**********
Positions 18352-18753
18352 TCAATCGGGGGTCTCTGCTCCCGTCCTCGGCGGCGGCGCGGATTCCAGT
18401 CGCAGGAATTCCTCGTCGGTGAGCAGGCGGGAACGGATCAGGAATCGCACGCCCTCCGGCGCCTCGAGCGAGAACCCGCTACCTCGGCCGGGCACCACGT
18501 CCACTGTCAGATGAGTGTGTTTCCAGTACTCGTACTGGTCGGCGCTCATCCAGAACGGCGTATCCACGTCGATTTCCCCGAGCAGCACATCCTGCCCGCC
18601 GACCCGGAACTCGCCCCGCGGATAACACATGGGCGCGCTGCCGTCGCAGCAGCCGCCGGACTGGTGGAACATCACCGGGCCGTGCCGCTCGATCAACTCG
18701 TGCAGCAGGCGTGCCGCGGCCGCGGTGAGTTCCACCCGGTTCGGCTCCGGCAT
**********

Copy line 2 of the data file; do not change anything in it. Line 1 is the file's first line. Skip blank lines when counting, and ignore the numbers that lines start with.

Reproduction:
18352 TCAATCGGGGGTCTCTGCTCCCGTCCTCGGCGGCGGCGCGGATTCCAGT